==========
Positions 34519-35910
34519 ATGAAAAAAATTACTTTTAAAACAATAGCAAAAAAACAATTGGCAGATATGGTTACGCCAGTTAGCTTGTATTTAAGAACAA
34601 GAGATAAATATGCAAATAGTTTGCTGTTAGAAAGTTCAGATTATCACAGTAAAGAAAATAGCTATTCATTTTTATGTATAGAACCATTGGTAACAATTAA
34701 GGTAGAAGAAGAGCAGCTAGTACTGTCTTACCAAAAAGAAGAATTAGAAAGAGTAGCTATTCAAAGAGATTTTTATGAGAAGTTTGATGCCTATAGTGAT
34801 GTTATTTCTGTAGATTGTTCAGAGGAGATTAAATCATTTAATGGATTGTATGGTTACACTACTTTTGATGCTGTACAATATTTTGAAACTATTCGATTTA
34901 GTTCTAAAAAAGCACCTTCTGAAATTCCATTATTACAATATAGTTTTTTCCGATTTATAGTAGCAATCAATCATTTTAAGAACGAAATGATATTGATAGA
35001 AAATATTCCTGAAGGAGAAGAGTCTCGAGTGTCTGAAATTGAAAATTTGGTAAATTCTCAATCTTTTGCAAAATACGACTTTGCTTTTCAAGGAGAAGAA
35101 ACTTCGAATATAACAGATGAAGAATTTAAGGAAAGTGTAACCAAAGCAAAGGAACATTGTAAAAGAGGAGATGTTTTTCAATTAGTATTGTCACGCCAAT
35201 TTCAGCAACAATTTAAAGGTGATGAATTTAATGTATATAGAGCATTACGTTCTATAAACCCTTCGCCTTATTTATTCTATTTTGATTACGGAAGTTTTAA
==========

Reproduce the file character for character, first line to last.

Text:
Positions 34519-35910
34519 ATGAAAAAAATTACTTTTAAAACAATAGCAAAAAAACAATTGGCAGATATGGTTACGCCAGTTAGCTTGTATTTAAGAACAA
34601 GAGATAAATATGCAAATAGTTTGCTGTTAGAAAGTTCAGATTATCACAGTAAAGAAAATAGCTATTCATTTTTATGTATAGAACCATTGGTAACAATTAA
34701 GGTAGAAGAAGAGCAGCTAGTACTGTCTTACCAAAAAGAAGAATTAGAAAGAGTAGCTATTCAAAGAGATTTTTATGAGAAGTTTGATGCCTATAGTGAT
34801 GTTATTTCTGTAGATTGTTCAGAGGAGATTAAATCATTTAATGGATTGTATGGTTACACTACTTTTGATGCTGTACAATATTTTGAAACTATTCGATTTA
34901 GTTCTAAAAAAGCACCTTCTGAAATTCCATTATTACAATATAGTTTTTTCCGATTTATAGTAGCAATCAATCATTTTAAGAACGAAATGATATTGATAGA
35001 AAATATTCCTGAAGGAGAAGAGTCTCGAGTGTCTGAAATTGAAAATTTGGTAAATTCTCAATCTTTTGCAAAATACGACTTTGCTTTTCAAGGAGAAGAA
35101 ACTTCGAATATAACAGATGAAGAATTTAAGGAAAGTGTAACCAAAGCAAAGGAACATTGTAAAAGAGGAGATGTTTTTCAATTAGTATTGTCACGCCAAT
35201 TTCAGCAACAATTTAAAGGTGATGAATTTAATGTATATAGAGCATTACGTTCTATAAACCCTTCGCCTTATTTATTCTATTTTGATTACGGAAGTTTTAA